My face got a little warm, like the comal we put tortillas on to heat them up. I knew that was bad news. I can’t really tell you how I knew; I just did. Maybe living in El Cajon my whole life, in grade school hearing the Chaldean kids bad-mouth the Muslim ones or the Muslim ones bad-mouth the Chaldean ones, or how some of the Muslim kids would take the pepperoni off their pizza, and some wouldn’t.
The few neighbors and people outside talked about how back home in Iraq, people get killed over things like this.
“I need to know exactly what—” the officer began to ask when his radio crackled.
Fuck. To think I was somehow involved in this. I bit my lip. The dispatcher said some numbers and things I couldn’t understand. The cop took off without a word, jumped in his cruiser, flipped the siren on and sped off toward Mollison. Someone must have called for backup, I thought as I sat down on the front steps to take in some sunlight and watch the neighborhood breathe. This neighborhood is a little quieter than the other ones we’ve lived in. In our old neighborhoods, a few different ones on Mollison, you didn’t see kids out playing. There were too many hookers out and gangsters roaming around, too many winos stumbling on the sidewalks, too many tweakers twitching around.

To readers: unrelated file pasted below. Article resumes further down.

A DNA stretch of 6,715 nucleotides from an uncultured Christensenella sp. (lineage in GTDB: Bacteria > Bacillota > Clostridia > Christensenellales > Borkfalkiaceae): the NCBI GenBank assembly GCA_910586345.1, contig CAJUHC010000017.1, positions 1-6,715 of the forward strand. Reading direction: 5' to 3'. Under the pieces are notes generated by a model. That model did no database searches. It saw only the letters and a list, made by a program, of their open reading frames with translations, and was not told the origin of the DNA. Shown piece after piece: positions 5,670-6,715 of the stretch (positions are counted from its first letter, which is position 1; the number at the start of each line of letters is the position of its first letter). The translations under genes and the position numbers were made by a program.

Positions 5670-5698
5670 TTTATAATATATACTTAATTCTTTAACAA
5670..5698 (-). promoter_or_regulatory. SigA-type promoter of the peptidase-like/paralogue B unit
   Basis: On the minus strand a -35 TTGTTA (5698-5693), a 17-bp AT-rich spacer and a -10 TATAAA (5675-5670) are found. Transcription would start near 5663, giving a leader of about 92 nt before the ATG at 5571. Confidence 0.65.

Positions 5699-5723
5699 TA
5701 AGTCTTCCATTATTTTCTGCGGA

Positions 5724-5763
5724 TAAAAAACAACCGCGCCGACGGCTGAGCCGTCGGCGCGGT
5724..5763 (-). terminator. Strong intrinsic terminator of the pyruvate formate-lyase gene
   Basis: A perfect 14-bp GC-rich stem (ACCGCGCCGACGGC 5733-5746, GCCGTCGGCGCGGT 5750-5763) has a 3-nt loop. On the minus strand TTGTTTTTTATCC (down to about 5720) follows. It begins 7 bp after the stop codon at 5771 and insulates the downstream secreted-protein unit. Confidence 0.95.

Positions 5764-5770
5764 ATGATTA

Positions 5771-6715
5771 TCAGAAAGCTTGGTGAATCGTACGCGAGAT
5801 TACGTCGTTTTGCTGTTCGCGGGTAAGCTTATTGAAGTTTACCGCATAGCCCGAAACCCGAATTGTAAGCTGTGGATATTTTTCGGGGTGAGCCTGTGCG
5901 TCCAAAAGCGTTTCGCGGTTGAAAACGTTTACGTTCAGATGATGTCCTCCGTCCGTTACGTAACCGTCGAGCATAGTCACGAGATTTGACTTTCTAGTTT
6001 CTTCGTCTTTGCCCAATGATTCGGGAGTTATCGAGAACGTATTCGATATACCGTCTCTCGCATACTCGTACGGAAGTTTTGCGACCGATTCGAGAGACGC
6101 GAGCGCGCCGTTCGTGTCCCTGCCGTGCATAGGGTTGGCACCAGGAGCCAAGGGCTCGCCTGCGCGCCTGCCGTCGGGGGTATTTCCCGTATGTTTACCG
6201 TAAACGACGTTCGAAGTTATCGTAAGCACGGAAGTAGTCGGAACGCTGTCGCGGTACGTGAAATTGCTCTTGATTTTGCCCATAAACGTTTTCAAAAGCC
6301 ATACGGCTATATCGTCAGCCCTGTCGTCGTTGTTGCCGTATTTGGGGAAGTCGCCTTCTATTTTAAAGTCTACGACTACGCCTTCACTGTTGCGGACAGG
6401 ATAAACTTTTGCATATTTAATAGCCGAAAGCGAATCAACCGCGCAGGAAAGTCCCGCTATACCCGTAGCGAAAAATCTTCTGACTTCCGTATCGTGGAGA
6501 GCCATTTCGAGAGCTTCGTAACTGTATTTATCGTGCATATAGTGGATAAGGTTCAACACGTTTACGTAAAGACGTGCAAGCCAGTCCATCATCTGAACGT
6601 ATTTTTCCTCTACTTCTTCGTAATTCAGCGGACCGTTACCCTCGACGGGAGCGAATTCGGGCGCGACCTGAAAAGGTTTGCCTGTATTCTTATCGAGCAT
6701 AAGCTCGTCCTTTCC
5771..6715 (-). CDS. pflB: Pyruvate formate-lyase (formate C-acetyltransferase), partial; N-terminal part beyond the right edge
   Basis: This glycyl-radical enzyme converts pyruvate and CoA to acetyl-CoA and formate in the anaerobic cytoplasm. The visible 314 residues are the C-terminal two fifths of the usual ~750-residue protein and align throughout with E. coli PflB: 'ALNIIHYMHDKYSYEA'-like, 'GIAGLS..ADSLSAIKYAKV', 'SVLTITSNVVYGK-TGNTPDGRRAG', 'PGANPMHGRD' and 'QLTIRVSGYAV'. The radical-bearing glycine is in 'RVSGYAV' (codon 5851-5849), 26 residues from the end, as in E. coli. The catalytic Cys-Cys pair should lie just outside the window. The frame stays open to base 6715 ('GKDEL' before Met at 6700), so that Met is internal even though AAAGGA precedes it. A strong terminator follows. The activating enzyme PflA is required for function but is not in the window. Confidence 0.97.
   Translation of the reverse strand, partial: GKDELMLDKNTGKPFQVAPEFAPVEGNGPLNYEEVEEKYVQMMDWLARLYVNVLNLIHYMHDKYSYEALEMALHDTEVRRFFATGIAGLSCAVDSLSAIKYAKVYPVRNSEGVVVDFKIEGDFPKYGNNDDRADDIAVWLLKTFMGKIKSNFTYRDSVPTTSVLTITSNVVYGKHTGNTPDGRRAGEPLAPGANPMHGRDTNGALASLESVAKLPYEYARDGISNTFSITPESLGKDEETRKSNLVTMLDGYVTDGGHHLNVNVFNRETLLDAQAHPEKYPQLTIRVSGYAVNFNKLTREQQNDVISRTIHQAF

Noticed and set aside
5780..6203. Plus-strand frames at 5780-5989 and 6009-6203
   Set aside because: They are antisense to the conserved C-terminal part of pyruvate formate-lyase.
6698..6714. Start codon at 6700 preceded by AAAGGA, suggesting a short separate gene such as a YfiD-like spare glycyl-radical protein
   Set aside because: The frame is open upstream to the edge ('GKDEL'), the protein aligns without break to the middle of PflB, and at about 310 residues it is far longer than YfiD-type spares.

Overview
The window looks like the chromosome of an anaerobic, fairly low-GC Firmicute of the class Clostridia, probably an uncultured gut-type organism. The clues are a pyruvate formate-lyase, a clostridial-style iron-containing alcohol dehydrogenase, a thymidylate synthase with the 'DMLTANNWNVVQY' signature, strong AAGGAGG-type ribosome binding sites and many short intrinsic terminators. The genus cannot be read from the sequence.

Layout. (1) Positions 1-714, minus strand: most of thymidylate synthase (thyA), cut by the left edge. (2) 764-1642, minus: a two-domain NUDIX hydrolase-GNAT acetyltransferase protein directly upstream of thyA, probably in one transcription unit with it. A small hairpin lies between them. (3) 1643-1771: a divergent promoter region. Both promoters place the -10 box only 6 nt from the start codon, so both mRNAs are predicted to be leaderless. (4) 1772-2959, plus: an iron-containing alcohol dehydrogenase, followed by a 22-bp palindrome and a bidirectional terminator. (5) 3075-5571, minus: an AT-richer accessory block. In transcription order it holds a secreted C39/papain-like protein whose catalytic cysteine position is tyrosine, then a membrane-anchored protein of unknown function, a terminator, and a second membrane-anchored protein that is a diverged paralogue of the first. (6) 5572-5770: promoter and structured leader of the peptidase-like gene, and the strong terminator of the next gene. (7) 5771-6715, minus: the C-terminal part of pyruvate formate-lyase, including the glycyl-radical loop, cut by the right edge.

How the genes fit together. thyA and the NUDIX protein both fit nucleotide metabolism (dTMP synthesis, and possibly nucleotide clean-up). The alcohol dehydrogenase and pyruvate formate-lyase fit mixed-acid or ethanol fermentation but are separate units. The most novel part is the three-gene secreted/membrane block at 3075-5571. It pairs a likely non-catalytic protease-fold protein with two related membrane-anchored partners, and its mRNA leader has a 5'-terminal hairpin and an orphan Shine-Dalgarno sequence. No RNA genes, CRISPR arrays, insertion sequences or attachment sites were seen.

The neighbors’ kids were riding tricycles, skateboards and scooters up and down the sidewalk. There were a lot of them. I think three or four families live in the house next to ours. A little Chicana with a messy ponytail asked me if I wanted to play with them. “Alrato,” I told them. “Later.” On real hot summer days, I used to hose them down in the front yard or show them tricks on my skateboard. We didn’t have pools.
A few minutes passed by, and the officer came back. He said he needed to ask some questions about what exactly we saw.
Sweating and smoothing down his hair, he said we’d stirred up a big storm. He apologized for having left so abruptly. The girl had jumped out of the car on her way home with her mom going 30 or 40 miles an hour. I think he said she might have broken an arm or fractured some ribs and that she probably lost consciousness. We speculated on why she might have jumped. Maybe she was scared of how her father would react, or her brothers, or her family in general—scared that they would see her actions as shameful.
I don’t remember him leaving. I don’t remember much of what I did with my day off. I remember floating, feeling dizzy, my face feeling hot. I remember seeing nothing but the girl’s shy smile and red cheeks wrapped up in that purple thing, trying to avoid my eyes. Her skin, brown like mine. I could have tried to imagine her face slamming and skidding across the black pavement on Mollison, or I could have imagined the slaps like thunder her limbs made as they hit, or maybe the sounds that came from her mouth as she rolled, deep grunts coming from the stomach. I could have imagined the silence that swallowed everything when she came to a stop, traffic going by, birds chirping on the few trees there are on Mollison.
But I didn’t want to imagine all that. I was having a hard time breathing.